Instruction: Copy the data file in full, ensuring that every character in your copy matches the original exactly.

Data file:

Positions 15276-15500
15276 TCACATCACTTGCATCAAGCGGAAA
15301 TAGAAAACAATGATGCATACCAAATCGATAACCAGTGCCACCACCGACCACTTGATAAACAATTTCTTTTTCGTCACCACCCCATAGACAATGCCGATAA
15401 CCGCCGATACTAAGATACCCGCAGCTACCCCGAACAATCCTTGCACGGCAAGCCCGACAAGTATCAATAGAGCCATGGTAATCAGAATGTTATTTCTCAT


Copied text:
Positions 15276-15500
15276 TCACATCACTTGCATCAAGCGGAAA
15301 TAGAAAACAATGATGCATACCAAATCGATAACCAGTGCCACCACCGACCACTTGATAAACAATTTCTTTTTCGTCACCACCCCATAGACAATGCCGATAA
15401 CCGCCGATACTAAGATACCCGCAGCTACCCCGAACAATCCTTGCACGGCAAGCCCGACAAGTATCAATAGAGCCATGGTAATCAGAATGTTATTTCTCAT